“Nineteenth-century psychologist Edward Thorndike famously demonstrated this with an experiment where cats were placed in a black box. Unsurprisingly, each cat immediately tried to escape from the box, sniffing at its corners and clawing at its walls. Eventually, the cat would find a lever that, when pressed, would open a door, enabling escape.

Thorndike then took the cats that’d successfully escaped and repeated the experiment. His findings? Well, after being put in the box a few times, each cat learned the trick. Rather than scrambling around for a minute or more, the cats went straight for the lever. After 20 or 30 attempts, the average cat could escape in just six seconds. In other words, the process of getting out of the box had become habitual.

Thorndike had discovered that behaviours that give satisfying consequences — in this case, gaining freedom — tend to be repeated until they become automatic”

Habits begin with a cue, or a trigger to act, which leads to a reward. Let’s take the act of having a morning shower. Waking up is our cue, triggering a craving to feel alert. Our response is to crawl out out of bed and stand under a hot stream of water to enable a feeling of cleanliness and freshness. Our reward is feeling alert and ready to face the world.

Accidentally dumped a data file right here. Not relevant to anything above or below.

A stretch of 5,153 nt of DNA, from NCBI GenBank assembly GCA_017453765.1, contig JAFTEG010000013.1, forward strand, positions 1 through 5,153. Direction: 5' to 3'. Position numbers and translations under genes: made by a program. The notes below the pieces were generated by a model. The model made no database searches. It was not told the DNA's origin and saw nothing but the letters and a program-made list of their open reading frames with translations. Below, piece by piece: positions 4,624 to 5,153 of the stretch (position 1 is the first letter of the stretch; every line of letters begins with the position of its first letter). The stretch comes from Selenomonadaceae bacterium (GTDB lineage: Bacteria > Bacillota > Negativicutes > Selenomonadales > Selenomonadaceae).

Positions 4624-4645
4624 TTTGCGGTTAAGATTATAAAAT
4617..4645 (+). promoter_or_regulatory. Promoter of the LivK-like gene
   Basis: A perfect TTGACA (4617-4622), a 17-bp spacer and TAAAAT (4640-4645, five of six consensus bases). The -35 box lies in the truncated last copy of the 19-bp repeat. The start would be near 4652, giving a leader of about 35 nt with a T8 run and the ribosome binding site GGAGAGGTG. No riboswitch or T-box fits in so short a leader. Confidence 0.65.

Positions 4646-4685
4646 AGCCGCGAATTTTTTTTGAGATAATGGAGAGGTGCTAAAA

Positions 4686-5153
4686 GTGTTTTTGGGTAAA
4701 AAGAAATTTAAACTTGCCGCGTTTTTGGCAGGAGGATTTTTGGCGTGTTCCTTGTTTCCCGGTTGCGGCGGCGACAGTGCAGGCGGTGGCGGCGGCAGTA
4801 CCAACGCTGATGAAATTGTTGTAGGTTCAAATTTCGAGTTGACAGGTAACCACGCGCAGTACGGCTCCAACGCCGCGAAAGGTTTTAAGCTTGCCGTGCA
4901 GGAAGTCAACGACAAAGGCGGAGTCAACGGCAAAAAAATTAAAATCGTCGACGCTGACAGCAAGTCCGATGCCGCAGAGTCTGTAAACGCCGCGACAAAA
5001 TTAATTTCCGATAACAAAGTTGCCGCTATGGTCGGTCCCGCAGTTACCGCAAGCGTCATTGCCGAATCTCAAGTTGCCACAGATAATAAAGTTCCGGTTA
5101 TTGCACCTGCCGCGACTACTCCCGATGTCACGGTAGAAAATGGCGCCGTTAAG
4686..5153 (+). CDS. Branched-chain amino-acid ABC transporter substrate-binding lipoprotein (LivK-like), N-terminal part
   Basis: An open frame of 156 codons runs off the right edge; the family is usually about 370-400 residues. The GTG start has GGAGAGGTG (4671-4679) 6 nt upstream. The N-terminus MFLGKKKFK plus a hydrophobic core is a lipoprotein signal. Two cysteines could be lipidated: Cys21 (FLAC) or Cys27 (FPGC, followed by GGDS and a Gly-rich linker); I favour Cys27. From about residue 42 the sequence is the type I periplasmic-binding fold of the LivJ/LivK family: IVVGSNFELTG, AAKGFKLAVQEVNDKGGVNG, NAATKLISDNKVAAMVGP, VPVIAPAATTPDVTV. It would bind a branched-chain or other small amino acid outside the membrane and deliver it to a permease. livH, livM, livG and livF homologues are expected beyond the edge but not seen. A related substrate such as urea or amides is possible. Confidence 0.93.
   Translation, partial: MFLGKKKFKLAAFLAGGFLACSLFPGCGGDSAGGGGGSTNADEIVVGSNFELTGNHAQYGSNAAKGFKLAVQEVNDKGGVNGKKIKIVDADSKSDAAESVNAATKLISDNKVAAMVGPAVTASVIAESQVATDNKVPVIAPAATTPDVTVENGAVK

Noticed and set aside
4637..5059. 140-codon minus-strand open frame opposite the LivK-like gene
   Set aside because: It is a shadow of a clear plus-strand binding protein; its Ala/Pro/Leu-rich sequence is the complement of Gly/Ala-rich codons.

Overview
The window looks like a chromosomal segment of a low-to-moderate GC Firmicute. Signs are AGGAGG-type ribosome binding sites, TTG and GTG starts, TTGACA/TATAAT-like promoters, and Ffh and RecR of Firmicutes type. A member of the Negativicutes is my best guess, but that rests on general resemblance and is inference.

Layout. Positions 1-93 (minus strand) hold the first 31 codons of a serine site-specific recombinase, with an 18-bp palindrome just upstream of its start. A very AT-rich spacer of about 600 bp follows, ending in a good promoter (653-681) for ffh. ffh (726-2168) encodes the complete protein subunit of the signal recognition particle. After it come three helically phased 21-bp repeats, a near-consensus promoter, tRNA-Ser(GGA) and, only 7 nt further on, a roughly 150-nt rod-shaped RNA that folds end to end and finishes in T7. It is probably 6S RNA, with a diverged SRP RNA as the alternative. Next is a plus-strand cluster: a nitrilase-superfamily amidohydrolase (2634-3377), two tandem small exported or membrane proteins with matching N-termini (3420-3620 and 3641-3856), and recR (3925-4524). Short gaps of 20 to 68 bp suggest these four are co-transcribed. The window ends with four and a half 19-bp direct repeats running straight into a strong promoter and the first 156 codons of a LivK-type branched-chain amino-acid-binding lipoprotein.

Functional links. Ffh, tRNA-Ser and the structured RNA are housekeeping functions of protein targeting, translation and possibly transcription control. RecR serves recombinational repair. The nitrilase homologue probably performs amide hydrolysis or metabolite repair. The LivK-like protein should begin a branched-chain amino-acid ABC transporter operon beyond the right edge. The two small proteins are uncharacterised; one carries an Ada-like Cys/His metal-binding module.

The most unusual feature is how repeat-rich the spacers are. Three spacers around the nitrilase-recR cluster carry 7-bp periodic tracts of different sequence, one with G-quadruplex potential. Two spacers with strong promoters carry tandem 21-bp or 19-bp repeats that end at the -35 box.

A satisfying consequence to an otherwise grungy feeling of laziness.

#3- Habits require a plan of action built around cues

We all have certain cues that trigger a set of habits in us. These are mostly directed by personal experiences and/or compulsion. Research shows that simple changes to our environment can make a big difference to the habits we imbibe.

“Anne Thorndike wanted to improve her patients’ dietary habits without requiring them to make a conscious decision. How did she pull this off? She had the hospital cafeteria rearranged. Originally, the refrigerators next to the cash registers contained only soda. Thorndike introduced water, not only there, but at every other drink station. Over three months, soda sales dropped by 11 percent, while water sales shot up by 25 percent. People were making healthier choices, just because the cue to drink water rather than soda was more prominent.”